At pivotal points in its history, the church has stood squarely in the path of scientific inquiry in an attempt to block the way. This has never worked out well for the church. Whether it's Copernican theory or contraceptives, when faith runs afoul of scientific proof and personal experience, science and experience tend to win.
Many of us struggle to reconcile outdated tenets of a faith we love with the burgeoning scientific evidence about the world around us. In the new book Teilhard's Struggle: Embracing the Work of Evolution, St. Joseph Sr. Kathleen Duffy portrays French priest Teilhard de Chardin as the patron saint of this struggle.
Teilhard was a Jesuit priest and a gifted paleontologist who endeavored to reconcile the fossil evidence for Charles Darwin's theory of evolution with traditional Catholic theological teachings. His love of the Earth and geological excavations into its layers made it impossible for him to see creation as a one-time event.
This, and his mystical vision of cosmic spirit-matter integration, brought him into a lifetime of conflict with church authorities. He could not accept the lingering dualism in Catholicism that saw matter and spirit as separate.
Duffy uses a quote from his work The Divine Milieu to explain his views: "By means of all created things, without exception, the divine assails us, penetrates us, and moulds us. We imagined it as distant and inaccessible, whereas in fact we live steeped in its burning layers."
Duffy is a professor of physics at Chestnut Hill College in Philadelphia and is the author of several books on Teilhard. She is also a participant in efforts to have him named a doctor of the church. Her experience as a physicist, woman religious and teacher makes her an excellent guide for those of us who have hesitated to tackle Teilhard's works due to their complexity and unique language.
She begins by focusing on his major essay, "The Spiritual Power of Matter." This sets the stage for understanding his life's work — a struggle to find spiritual salvation by journeying into the heart of matter. In this essay, we learn of the mystical vision that set him in an intimate battle with matter, and the grappling that leads him to conclude that matter is alive, evolving and filled with the incarnate presence of God. He sees matter as encompassing all of the reality that surrounds us and he advises that we can be destroyed by it or learn to use it as the path to salvation.
French Jesuit Fr. Teilhard de Chardin, 1947 (CNS/Archives des Jesuits de France via Public Domain)
Duffy's focus on key points of struggle in Teilhard's life helps to pare down the broad complexity of his mystical, scientific and theological writings.
In addition to his seminal writings, she examines his letters. In doing so, she reveals the human side of the great thinker and allows us to see that his ideas can be relevant to our own personal and intellectual struggles.
She describes a child deeply disturbed by his observance of mutability and decay, and who was motivated by the question, "What holds everything together?"
In his search for permanence and consistency, he became fascinated by both rocks and religion. He found his personal passion in the paleontological layers of Earth's crust, and his theological answer in Paul's letter to the Colossians (1:17b): "All things hold together in him."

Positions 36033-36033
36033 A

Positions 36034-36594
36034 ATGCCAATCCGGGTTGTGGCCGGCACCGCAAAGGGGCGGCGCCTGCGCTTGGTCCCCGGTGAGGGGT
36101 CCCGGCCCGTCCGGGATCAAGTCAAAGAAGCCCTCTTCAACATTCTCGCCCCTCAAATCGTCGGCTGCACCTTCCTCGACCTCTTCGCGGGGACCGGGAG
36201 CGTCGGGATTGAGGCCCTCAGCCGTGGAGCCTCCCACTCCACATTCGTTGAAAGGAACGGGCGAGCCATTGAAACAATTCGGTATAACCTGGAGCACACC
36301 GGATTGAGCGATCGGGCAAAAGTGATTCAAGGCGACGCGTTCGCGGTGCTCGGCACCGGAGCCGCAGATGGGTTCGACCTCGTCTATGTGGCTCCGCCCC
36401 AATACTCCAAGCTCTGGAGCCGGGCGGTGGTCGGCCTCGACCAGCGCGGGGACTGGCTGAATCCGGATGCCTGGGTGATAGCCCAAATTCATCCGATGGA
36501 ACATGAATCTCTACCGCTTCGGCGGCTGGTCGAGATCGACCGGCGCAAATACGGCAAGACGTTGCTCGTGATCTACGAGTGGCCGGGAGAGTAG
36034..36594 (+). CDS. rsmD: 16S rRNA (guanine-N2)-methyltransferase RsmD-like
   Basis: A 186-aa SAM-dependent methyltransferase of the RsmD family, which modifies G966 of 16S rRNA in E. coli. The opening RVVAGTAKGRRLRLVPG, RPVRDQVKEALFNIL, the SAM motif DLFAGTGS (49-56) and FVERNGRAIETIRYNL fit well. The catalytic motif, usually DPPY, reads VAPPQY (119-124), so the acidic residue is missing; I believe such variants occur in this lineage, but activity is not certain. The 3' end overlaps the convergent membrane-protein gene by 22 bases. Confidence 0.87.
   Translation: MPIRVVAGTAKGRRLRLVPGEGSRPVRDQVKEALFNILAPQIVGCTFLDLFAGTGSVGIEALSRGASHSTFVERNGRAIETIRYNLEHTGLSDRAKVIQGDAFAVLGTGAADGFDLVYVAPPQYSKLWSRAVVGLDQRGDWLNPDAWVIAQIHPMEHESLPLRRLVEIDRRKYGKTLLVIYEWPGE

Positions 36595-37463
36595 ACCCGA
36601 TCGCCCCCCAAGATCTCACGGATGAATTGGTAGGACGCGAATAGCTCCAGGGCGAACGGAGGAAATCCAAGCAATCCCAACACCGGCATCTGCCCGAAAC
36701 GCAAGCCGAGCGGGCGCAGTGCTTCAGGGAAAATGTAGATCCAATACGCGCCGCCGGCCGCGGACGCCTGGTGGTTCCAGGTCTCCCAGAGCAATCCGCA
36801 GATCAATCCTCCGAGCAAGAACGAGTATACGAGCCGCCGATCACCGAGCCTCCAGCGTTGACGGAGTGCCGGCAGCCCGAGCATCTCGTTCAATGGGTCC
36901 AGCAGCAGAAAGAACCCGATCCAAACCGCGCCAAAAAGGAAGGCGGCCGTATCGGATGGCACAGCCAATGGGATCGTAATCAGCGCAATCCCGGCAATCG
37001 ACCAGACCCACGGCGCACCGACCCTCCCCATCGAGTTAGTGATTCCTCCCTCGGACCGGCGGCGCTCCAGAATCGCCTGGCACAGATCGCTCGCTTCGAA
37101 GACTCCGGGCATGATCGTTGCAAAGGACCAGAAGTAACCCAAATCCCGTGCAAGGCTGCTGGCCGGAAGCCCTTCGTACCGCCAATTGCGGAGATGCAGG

Duffy says Teilhard combined his understanding of Paul with his reading of Henri Bergson's Creative Evolution to find a reconciliation of evolution and incarnation.
The author explains how Teilhard's work as a stretcher-bearer during World War I had a deep influence on his thinking and helped him understand the importance of community. She uses letters, his writings and historical events to tie together disparate experiences in his life, such as the hardships and successes of his paleontological work, his exile in China, his friendships and loves.
Running throughout the narrative is the tension of his struggle with church authorities, and his tenacious commitment to work within the church despite the censorship he endured.
Duffy skillfully brings the reader to the realization that these experiences and struggles were essential to his spiritual, theological and personal integration. She writes that he "refused to be satisfied with his faith until it fit with his experience." She notes that it took him about 30 years to build a faith statement that wove together "his human experience, available data about the cosmos, and the wisdom found in his faith tradition."
Teilhard's writings were stifled during his lifetime. Thus we see that the church, as so many times past, blocked the kind of creative thinking that could have helped it thrive in the face of intellectual flux. As Duffy writes, "He saw his role as helping to free the Church from outmoded and static ways of thinking and being."
He conceived of a divine spirit that was not above us, but ahead of us, pulling us forward toward convergence and salvation. It seems that Teilhard himself knew he needed to remain part of the Catholic faith to pull it forward toward his vision of integration.
Even though it was suppressed, the body of work Teilhard left is fascinating. We can only imagine the gifts that might have come from this great intellect if his struggle to theologically reconcile matter and spirit in the teachings of the church had been nurtured and brought to the light while he was at his creative best.
[Melissa Jones is an adjunct professor of liberal studies at Brandman University.]